Chicago is a city bustling with innovation where a new startup is born every day. And while technology in Illinois continues to grow, plenty of startups leave the state as Illinois sends some of the largest quantities of tech talent to Silicon Valley.

But it’s rare that a tech startup has to leave the city because it’s technically operating illegally.

Viewswagen, a startup that provides interior advertising in ridesharing vehicles via tablets, had every intention of launching in Chicago, founder James Bellefeuille said, until he discovered that the city’s ridesharing ordinance specifically outlawed the existence of his company.

The Transportation Network Provider Ordinance was passed by the city in May of last year and provided a range of regulations for Uber, Lyft and Sidecar vehicles. The ordinance required things like making sure ridesharing drivers had a chauffeur’s license, received background checks, and vehicle inspections.

But tucked in the ordinance was a short but devastating detail for Bellefeuille: Commercial advertisements shall not be displayed on the exterior or in the interior of a transportation network vehicle.

“Chicago made my business illegal before we even started,” said Bellefeuille, who moved to Chicago two years ago. “In my opinion, there’s absolutely no reason for interior vehicle advertising to be illegal in Chicago, especially considering they fully promote in-cab advertising, which is the same thing.”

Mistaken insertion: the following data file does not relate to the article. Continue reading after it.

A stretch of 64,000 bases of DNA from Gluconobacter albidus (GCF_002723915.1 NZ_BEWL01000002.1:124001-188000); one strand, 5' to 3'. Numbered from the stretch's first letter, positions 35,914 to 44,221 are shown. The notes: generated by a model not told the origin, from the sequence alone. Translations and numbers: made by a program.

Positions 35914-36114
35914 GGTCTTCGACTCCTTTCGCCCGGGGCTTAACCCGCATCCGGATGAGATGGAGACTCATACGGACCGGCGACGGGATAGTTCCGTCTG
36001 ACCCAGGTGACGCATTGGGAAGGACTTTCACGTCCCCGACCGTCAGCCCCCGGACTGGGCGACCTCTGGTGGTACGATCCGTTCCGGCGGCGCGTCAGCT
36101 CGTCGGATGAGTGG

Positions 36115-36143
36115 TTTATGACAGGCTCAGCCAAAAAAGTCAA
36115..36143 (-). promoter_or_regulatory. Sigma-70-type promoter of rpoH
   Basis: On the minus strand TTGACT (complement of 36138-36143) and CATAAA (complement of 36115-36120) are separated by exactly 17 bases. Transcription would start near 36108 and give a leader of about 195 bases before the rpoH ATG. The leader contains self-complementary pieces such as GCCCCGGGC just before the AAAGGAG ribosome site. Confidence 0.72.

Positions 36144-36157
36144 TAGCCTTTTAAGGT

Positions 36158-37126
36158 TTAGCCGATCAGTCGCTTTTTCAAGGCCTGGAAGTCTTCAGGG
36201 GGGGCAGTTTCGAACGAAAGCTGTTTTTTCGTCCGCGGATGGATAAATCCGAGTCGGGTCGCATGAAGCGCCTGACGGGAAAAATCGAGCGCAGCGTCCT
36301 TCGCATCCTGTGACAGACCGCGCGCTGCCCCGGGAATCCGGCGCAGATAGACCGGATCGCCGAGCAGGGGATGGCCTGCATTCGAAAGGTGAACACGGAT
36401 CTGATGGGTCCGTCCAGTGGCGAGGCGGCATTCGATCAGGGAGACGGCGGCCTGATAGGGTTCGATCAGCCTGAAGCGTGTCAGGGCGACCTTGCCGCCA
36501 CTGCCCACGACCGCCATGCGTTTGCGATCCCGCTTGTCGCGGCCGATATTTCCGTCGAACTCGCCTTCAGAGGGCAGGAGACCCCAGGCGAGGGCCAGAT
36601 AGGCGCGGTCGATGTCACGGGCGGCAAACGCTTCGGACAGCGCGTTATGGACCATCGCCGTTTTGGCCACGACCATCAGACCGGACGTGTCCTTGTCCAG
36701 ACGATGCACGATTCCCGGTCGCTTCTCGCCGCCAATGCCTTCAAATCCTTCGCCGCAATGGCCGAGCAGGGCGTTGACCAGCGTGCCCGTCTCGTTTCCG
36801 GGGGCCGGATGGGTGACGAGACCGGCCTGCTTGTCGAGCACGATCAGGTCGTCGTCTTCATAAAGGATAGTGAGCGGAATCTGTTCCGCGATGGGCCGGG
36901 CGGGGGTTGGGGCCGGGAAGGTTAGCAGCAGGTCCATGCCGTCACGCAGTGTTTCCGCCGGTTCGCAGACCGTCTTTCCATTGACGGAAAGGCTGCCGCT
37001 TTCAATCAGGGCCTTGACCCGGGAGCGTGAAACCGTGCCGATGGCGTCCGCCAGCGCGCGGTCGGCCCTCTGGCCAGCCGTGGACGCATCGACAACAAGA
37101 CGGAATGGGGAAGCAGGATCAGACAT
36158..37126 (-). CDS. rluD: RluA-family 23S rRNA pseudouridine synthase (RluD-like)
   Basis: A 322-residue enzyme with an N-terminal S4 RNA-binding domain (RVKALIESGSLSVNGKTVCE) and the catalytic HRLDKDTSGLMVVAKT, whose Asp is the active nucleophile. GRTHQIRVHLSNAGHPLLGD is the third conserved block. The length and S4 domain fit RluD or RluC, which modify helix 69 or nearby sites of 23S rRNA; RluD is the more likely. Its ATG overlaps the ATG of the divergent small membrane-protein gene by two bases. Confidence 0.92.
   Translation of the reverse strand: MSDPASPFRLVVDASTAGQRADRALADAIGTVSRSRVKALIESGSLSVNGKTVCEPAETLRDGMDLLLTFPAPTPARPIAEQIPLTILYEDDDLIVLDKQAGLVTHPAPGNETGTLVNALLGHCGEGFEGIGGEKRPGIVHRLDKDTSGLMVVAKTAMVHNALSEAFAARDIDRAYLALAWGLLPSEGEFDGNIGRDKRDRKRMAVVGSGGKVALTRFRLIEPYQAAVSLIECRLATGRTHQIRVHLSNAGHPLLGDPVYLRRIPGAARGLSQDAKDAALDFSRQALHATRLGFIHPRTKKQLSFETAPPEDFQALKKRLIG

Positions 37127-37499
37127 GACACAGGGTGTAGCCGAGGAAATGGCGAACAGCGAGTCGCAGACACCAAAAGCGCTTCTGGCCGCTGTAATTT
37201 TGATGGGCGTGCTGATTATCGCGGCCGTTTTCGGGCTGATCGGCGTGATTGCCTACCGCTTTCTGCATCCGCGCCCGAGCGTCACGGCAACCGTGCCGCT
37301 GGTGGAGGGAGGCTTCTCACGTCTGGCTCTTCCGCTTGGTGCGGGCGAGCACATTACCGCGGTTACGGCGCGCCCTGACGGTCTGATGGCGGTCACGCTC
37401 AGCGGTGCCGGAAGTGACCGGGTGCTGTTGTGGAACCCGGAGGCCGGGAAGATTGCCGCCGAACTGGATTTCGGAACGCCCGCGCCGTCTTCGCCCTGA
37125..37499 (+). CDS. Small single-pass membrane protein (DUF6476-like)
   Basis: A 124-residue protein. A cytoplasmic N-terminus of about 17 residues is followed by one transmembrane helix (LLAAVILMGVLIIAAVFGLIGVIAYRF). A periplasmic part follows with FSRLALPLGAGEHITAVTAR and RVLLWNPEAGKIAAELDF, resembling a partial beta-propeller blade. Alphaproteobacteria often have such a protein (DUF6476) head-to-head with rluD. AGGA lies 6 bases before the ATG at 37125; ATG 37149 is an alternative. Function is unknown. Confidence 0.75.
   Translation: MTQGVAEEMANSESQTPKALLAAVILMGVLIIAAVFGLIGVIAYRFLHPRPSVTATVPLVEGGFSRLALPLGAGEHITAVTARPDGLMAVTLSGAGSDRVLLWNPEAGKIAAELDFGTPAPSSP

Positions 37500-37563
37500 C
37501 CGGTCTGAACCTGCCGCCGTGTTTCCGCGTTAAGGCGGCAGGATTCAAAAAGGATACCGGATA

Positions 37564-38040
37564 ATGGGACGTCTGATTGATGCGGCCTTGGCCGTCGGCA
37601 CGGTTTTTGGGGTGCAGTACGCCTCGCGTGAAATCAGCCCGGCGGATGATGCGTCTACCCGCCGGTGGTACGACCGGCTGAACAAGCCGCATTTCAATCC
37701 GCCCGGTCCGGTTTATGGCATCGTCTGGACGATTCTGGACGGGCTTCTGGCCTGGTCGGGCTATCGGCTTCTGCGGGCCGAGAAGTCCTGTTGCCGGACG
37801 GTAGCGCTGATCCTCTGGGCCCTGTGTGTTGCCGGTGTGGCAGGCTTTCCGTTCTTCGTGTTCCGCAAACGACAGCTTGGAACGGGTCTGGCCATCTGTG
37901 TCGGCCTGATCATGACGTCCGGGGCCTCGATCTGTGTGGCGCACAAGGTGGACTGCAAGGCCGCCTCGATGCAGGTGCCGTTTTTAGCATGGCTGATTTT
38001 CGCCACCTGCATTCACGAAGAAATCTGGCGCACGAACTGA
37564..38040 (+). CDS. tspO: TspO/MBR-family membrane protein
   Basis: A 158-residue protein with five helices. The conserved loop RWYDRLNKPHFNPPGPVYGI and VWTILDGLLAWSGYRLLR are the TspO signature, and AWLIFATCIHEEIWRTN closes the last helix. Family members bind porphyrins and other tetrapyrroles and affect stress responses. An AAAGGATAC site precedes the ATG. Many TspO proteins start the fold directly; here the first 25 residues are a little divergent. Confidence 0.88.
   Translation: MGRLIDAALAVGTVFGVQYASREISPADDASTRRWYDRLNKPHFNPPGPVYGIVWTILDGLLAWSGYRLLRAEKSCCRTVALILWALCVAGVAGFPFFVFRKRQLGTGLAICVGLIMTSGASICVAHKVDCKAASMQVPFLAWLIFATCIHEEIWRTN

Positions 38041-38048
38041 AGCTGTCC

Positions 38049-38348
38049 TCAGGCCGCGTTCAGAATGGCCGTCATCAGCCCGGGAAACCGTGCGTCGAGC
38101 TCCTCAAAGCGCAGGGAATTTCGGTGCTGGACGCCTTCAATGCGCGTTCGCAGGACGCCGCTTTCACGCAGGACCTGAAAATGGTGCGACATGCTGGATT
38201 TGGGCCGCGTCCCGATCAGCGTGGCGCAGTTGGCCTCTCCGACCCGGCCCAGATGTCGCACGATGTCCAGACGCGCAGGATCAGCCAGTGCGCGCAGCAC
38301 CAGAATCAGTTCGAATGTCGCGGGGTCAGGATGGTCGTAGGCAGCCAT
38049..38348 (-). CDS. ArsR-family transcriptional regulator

Mayor Rahm Emanuel’s office did not respond to an email for comment.

Bellefeuille came up with the idea for Viewswagen while working as an Uber driver in Chicago. Tourists were constantly asking him for dining recommendations, and he eventually started carrying menus of his favorite restaurants to hand to passengers. Bellefeuille, who has a background in digital marketing, knew there was an opportunity for advertising inside ridesharing cars, and the foundation for Viewswagen was born.

The company incorporated in Minnesota, and is planning a May 1 launch in Minneapolis, San Francisco, New York and LA.

Here’s how Viewswagen works: Rideshare drivers sign up to work with Viewswagen and must provide their own tablets (Viewswagen recommends an Android version that runs roughly $100). The driver then downloads the Viewswagen app, and ads are played on the screen. Drivers can earn up to $3/hr using the service, Bellefeuille said.

Viewswagen does however plan to offer the service to Chicago Uber and Lyft drivers, but will warn them in advace about Chicago’s laws.

“If (drivers want to) proceed, feel free to do so,” he said. “Because the opportunity is often greater than the penalties.”

Bellefeuille believes Viewswagen will do roughy $260 million in revenue during its first year of business. He said eventually he expects to move his company to San Francisco, a place he says “actually encourages innovation and doesn’t write laws that protect entrenched companies.”

“I would love to stay in the Midwest. We started out small just like every other startup, and we ran into the Chicago machine. We ran into bureaucracy. We ran into legislation and regulations that restricted us.”

(Image via Viewswagen)